Wednesday, October 31, 2012

Town to Hold Special Meeting on Mining Moratorium

The town of Grant will hold a special meeting tomorrow night on its sand mine moratorium. The board will review comments received at the Open House on the Mining Ordinance and Blasting Ordinance and will consider extending Ordinance 2-2012,Ordinance to impose a Moratorium of the Expansion of Existing and Creation of New Nonmetallic Mining Operations within the Town of Grant.

The meeting will at 6 p.m. Thursday, Nov. 1, in the town hall located at 19460 Bittersweet Ave.

US Silica Says Plans are in Preliminary Stages

U.S. Silica explained that its plans for a sand mine in the Town of Grant are in very preliminary stages in a letter sent to town chair Douglas Lambert.

October 26, 2012
Mr. Douglas Lambert Chairman 
Town of Grant 19080 Arcadia Avenue Warrens, WI 54666
Dear Chairman Lambert:

There has been much discussion over the last week regarding US Silica’s interest in building a new facility in the Town of Grant. We wanted to ensure you had accurate information and heard directly from us on where we are in the process and how we approach the issue.

First and foremost, we have not yet purchased any property and we are in the very preliminary stages of due diligence in the area. What that means is that we have done some testing on various properties and have had engineers engaged in significant environmental reviews. Both of these pieces are critical to our assessment and ultimately will influence whether or not we decide to pursue a project.

Friday, October 19, 2012

Town of Grant Delays Sand Mine Action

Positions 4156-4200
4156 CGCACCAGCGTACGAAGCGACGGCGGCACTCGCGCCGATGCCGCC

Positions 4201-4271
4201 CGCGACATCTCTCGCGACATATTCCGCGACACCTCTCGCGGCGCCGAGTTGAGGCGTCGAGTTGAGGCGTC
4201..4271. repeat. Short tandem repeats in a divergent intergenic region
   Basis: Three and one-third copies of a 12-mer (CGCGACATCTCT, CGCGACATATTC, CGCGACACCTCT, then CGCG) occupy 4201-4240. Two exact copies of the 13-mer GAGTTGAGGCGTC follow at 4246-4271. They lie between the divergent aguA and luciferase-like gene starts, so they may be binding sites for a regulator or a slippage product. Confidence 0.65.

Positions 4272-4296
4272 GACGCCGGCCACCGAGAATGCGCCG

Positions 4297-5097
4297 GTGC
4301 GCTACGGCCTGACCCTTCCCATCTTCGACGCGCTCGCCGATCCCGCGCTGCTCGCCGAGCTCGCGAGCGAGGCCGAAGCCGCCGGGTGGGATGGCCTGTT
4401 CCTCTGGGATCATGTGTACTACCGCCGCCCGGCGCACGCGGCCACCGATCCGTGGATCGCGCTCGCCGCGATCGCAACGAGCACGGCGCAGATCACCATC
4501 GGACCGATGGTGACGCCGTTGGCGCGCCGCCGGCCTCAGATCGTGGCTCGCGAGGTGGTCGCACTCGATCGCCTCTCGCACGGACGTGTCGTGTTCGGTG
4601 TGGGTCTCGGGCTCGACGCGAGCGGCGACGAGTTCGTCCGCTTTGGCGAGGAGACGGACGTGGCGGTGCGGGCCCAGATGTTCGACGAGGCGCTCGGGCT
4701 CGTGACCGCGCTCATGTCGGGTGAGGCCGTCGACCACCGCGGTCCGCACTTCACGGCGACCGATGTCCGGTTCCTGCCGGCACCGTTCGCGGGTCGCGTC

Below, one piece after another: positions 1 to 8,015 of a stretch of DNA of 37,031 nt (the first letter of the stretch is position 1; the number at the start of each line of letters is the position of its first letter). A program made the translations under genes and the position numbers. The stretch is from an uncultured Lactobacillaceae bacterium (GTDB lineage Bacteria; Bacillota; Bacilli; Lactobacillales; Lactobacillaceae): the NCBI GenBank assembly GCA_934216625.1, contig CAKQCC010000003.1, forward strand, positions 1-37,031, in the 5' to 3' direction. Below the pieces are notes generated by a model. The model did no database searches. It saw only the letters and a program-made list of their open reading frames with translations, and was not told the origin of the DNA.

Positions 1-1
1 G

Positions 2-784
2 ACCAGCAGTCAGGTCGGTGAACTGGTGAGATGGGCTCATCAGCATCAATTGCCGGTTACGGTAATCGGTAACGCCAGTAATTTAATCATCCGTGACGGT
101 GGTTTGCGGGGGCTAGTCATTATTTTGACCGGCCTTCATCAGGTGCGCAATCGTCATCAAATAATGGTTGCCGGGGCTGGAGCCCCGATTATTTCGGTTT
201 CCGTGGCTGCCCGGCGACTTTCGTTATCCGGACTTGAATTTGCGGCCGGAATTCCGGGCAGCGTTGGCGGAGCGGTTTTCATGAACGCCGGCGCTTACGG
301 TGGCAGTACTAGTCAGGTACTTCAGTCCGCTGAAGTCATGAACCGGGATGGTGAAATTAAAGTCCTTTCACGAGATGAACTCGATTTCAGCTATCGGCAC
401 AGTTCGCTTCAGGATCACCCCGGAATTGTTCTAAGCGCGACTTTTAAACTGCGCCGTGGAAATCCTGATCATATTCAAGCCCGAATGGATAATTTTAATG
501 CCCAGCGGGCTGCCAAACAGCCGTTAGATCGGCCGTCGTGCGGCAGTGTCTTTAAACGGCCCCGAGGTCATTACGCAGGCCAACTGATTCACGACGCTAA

Oct. 19--More than 100 people attended the Town of Grant meeting last night, which was  held at St. Matthew's Church because the Grant Town Hall only holds 50 people. 
No action was taken on the proposed sand mine ordinance nor on extending the moratorium beyond its November 9 expiration date.   Responding to comments from more than 30 Town residents Town Chair Doug Lambert and Board Members Tim Wilder and Brian Katzenberg set a second meeting, for action on the Ordinance and extension of the moratorium, at 6 p.m. Tuesday, October 30.  

The meeting is scheduled to be held at the Town Hall.
Representatives from U. S. Silica, the company proposing to build a 800-1,200-acre sand mine in the Town of Grant, did not attend. 

Tuesday, October 16, 2012

U.S. Silica Plans 800- to 1200-Acre Sand Mine in Town of Grant


The new location for Thursday night's town of Grant meeting is:
St Mathew Church
4285 US Hwy 12

U.S. Silica, which is building a large sand mine in the city of Sparta, is trying to build an 800- to 1,200-acre sand mine in the town of Grant.

The proposed mine would straddle Highway 12 and Interstate 94 and would also border Aspen Avenue. U.S. Silica is looking at private land and land that Monroe County owns in the area. Many local residents are concerned about the impact a sand mine would have on water in a township where there are many cranberry growers and popular fishing spots, such as Robinson Creek, a Class A trout stream.